Plants at HWCA
The Hunter Wetlands Centre Australia hosts a high diversity of both endemic (original) and rehabilitated native plant communities. Over 150 native and exotic floral species have been recorded within the Hunter Wetlands Centre.
These species occur within the 22 vegetation communities that occur on the 45 ha site. In addition to the remnant vegetation present on site, there has been a committed landscaping effort surrounding the Visitor Centre.
Prior to 1988, Greening Australia (Hunter Valley) planted 2,290 trees. Since then, under the direction of the Australian Plants Society, over 55,000 trees have been propagated, planted and documented. Planting is guided by a Site Management Plan 2002 - 2009 which divides the site into four zones:
Visitor Centre Zone Plants from throughout Australia
Constructed Wetland Plants from throughout Lower Hunter Region
Natural Wetlands Plants indigenous to the site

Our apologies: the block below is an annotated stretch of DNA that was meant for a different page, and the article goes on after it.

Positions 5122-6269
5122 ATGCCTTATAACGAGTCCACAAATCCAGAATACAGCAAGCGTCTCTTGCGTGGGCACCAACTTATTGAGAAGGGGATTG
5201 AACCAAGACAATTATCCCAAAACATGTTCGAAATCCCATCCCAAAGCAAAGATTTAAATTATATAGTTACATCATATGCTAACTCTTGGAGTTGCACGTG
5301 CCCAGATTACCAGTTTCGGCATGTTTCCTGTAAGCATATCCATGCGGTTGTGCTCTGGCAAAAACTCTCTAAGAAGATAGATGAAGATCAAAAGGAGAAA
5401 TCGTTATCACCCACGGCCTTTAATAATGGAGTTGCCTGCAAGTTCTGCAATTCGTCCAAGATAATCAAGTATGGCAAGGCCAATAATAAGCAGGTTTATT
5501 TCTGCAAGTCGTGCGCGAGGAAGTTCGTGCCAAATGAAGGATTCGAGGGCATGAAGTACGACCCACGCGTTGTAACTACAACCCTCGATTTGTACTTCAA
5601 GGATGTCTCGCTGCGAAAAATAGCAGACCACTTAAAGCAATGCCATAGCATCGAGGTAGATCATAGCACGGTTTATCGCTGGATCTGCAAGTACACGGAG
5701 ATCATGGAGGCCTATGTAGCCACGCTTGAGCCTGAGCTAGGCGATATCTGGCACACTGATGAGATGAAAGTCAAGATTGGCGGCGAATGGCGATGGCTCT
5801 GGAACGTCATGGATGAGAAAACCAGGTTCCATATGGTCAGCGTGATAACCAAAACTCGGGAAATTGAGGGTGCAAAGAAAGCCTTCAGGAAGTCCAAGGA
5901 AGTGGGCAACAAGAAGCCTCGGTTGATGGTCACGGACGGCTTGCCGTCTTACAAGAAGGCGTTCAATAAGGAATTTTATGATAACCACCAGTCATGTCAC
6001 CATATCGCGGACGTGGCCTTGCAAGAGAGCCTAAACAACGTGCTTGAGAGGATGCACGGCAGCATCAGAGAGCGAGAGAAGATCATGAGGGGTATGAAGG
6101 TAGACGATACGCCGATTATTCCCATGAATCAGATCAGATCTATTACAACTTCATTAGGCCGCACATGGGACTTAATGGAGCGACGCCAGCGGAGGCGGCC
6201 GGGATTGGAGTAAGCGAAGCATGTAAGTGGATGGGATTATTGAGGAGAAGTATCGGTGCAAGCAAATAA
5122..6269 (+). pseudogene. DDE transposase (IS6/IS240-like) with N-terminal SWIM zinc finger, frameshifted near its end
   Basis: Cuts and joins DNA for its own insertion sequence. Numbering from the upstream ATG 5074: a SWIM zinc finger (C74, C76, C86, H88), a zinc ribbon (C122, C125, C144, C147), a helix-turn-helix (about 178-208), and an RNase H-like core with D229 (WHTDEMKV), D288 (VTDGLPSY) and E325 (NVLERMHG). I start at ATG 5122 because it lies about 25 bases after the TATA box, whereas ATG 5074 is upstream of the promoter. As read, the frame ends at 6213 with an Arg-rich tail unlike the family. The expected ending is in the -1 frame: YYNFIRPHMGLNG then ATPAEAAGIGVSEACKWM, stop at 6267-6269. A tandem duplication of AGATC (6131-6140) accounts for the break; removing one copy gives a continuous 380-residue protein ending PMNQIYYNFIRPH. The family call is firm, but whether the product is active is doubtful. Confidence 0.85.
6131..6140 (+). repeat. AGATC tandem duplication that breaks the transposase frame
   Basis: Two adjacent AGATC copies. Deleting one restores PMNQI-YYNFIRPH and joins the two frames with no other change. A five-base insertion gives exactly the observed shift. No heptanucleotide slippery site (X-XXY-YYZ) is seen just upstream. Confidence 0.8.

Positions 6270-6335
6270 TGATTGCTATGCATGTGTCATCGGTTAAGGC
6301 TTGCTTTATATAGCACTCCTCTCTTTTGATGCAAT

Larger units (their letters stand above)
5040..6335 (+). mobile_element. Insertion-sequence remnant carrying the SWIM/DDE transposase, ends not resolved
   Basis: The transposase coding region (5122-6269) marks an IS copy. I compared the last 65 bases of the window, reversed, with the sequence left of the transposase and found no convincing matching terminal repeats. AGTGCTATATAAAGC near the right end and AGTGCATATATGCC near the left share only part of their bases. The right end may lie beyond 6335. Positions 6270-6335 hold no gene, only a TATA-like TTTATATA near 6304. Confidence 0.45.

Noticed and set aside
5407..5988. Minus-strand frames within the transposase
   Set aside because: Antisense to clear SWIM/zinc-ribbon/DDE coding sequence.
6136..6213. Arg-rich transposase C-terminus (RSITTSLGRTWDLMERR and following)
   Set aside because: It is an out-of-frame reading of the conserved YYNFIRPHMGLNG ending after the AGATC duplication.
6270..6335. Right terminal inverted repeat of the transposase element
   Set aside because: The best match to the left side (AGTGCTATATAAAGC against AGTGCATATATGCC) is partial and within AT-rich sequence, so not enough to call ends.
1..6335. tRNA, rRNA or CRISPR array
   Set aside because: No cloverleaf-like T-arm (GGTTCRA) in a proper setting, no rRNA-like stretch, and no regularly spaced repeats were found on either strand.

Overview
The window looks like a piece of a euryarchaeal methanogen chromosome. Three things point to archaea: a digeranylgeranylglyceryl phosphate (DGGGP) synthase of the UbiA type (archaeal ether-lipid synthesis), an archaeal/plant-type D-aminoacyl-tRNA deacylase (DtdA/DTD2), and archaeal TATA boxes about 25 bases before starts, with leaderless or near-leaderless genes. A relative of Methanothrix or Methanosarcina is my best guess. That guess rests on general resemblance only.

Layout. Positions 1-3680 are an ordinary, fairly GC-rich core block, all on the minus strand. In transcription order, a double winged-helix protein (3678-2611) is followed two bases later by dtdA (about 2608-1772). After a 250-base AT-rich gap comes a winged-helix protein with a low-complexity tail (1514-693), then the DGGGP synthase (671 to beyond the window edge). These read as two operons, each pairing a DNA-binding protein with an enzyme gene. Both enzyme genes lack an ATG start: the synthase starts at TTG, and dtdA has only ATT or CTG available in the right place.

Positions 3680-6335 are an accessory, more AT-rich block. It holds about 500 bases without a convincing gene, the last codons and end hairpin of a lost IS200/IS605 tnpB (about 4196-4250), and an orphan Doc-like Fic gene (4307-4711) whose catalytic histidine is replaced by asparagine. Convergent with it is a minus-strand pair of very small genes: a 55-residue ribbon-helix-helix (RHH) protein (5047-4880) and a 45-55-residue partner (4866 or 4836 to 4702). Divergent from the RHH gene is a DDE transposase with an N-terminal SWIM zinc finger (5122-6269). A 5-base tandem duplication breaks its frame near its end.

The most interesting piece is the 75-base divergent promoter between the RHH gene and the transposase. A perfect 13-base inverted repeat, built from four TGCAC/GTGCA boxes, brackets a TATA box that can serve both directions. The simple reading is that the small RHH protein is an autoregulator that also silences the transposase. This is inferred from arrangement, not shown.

A reconstructed rainforest zone for educational use
The success rate has been excellent. The plantings have significantly changed the landscape, enhancing biodiversity, hydrology and natural processes on the site.
The mosaic of plant communities at Shortland Wetlands has significant value for biodiversity. The Melaleuca Swamp provides nesting and roosting habitat for Egrets, Herons and Ibis. Reedy margins provide breeding areas for native waterfowl. Vegetation in shallow pond margins provides foraging sites for shorebirds.
Vegetation plays a vital role in hydrological processes. Wetland plants stabilise shorelines, reducing soil erosion. They filter and trap sediment from stormwater inflows, reducing turbidity and sedimentation in the receiving waters of Ironbark Creek, Hexham Swamp and the Hunter Estuary.
The rehabilitation of wetland and terrestrial plant communities serves as a demonstration site for community involvement in vegetation management. Bush regeneration activities on the site provide training opportunities for volunteers including TAFE students, Green Reserves and Australian Conservation Volunteers.
Plants on the site have education values, providing opportunities for a range of interpretive themes including backyard biodiversity, stormwater improvement and wildlife habitat.
HWCA also hosts the Australian Plant Society’s (Newcastle Branch) nursery which is open to the public every Thursday between 9am and 12.00 noon.